Voices on Cancer is an award-winning Cancer.Net Blog series where advocates share their stories and the lessons they have learned about being a cancer advocate. Meg Hirshberg is the founder and president of the nonprofit Anticancer Lifestyle Foundation, which developed the online Anticancer Lifestyle course. She is a 3-time breast cancer survivor who is dedicated to promoting evidence-based information, tips, and tools that provide ways to reduce the odds of getting cancer or a cancer recurrence. The foundation is on Facebook, Instagram, and Twitter.
My advocacy story
“You have cancer.”
In 2001, I became one of millions of people worldwide to hear these shocking words. I was living a full and busy life with my husband and 3 young kids, but with that 1 sentence, I suddenly entered the sorority that no woman wants to join. After my 6-month treatment of surgery, chemotherapy, and radiation therapy, I moved on. Unfortunately, the breast cancer did not, and in 2008, I was treated for a recurrence to my bone.
My discovery that the disease was metastatic shook me in a way that the original diagnosis did not. I was successfully treated once again, but this time I made it a priority to learn what I could do to help myself. I asked my kind oncologist to offer some guidance and got the response that most of us get when such questions are posed: “Go back to your life as normal. Try to keep your stress level down. I’ll see you in 6 months for your scan.”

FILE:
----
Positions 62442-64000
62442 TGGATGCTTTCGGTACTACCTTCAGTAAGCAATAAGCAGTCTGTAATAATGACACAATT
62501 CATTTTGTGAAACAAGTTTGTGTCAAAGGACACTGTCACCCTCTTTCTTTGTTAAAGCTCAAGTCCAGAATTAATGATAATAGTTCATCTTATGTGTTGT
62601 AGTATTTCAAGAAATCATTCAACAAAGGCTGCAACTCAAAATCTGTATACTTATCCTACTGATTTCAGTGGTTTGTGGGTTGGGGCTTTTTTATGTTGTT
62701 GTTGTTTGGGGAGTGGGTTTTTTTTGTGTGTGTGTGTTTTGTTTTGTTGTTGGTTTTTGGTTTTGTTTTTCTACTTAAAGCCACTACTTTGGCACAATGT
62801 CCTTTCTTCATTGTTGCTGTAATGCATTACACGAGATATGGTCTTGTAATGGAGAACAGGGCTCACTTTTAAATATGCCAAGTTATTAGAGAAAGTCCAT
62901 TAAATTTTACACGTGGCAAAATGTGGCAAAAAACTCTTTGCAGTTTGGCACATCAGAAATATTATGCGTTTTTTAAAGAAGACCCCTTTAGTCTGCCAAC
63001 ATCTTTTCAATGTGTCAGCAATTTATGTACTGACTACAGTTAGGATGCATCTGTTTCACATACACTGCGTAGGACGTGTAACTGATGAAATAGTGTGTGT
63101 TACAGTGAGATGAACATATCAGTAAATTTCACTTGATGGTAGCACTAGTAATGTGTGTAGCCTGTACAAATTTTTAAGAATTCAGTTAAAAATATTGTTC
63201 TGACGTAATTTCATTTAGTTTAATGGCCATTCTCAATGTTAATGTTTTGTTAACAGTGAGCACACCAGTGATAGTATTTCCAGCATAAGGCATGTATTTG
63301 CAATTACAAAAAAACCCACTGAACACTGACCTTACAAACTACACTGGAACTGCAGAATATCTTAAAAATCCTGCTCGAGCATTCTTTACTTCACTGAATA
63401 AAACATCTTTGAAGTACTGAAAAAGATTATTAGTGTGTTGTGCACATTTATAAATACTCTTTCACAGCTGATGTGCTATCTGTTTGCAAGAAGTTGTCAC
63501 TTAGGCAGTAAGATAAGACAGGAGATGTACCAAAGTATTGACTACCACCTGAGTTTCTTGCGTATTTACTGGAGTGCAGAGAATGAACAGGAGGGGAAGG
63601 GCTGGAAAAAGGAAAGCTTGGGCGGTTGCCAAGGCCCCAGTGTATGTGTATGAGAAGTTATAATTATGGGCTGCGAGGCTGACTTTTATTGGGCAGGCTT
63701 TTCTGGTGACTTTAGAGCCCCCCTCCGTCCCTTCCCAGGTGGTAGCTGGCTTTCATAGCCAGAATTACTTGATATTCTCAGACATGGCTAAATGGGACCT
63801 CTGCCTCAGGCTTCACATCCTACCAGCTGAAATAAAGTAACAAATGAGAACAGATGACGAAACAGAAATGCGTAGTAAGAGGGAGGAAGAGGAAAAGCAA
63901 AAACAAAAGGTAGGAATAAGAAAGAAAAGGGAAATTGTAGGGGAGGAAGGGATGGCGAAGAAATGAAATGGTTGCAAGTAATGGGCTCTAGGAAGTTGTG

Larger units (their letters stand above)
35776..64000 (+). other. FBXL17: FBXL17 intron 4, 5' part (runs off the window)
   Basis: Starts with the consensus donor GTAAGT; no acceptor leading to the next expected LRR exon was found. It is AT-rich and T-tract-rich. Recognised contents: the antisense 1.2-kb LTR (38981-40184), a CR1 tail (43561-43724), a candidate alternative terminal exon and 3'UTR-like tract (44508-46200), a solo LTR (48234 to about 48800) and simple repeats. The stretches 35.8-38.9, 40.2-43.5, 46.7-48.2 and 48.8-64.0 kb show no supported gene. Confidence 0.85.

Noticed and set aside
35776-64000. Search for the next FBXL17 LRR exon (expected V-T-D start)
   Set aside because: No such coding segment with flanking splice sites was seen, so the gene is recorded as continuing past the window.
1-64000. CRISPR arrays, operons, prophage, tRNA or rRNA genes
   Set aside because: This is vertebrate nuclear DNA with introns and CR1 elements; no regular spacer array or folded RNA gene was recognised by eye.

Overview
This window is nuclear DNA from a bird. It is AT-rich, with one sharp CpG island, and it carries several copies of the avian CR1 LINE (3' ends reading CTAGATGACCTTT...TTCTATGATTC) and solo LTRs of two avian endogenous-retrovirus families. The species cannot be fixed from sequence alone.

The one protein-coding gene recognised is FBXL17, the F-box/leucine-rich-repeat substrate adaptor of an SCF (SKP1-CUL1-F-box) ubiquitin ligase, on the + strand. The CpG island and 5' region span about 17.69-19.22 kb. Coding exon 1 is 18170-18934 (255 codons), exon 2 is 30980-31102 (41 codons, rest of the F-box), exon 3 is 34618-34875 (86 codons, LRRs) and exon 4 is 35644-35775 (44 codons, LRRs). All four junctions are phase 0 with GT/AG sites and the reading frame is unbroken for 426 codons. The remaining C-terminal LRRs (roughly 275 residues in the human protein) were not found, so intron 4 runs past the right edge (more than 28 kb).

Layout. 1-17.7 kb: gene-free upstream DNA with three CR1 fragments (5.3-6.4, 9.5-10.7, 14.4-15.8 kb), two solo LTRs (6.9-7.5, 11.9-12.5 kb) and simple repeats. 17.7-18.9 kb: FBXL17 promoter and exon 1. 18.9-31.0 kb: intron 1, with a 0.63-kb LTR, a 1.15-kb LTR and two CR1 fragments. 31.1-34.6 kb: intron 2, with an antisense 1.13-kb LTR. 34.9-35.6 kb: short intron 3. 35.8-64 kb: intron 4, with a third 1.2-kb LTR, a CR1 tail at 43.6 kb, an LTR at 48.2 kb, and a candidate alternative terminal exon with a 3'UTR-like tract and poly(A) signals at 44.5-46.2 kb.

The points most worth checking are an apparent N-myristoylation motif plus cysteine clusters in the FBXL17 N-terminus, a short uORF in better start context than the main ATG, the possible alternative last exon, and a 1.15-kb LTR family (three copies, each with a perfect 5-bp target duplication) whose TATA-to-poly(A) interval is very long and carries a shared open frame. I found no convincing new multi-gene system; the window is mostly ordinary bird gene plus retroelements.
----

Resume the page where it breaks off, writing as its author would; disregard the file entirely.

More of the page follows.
Refusing to accept that I was powerless to affect the course of my disease, I did some sleuthing and found that, according to a 2017 study, at least 40% of all cancer diagnoses are linked to modifiable lifestyle factors. Our medical system uses rigorously tested therapies to treat cancer. However, resources and information to lower the risk of cancer or cancer recurrence are scattered and inconsistent. Cancer survivors often seek out advice from trusted friends or online sources. But scientific, evidence-based recommendations can be difficult to tell apart from gimmicks.
Still, the question loomed: what should I do? How could I, as a patient, reduce my odds of recurrence and take a positive role on my own healing? Fortunately, I discovered a book called Anticancer: A New Way of Life by Dr. David Servan-Schreiber, a physician who had himself been diagnosed with cancer 15 years earlier. After reading Dr. Servan-Schreiber’s book, I no longer thought of myself as being in a “battle” against cancer. After all, what am I fighting against—myself? It’s my oncologist’s job to wage war on my disease, with every reasonable weapon at his disposal. But for me, the task is different.
I became inspired to think of survivorship and risk reduction as an invitation to manage my internal “terrain,” much as you would manage a garden. I could pull the weeds of a bad diet and inactivity. I could decrease the pest infestation by lowering overall inflammation and enhancing my immune system—growing, in other words, my body’s ability to fight disease and maximizing my own potential to make a difference in the outcome.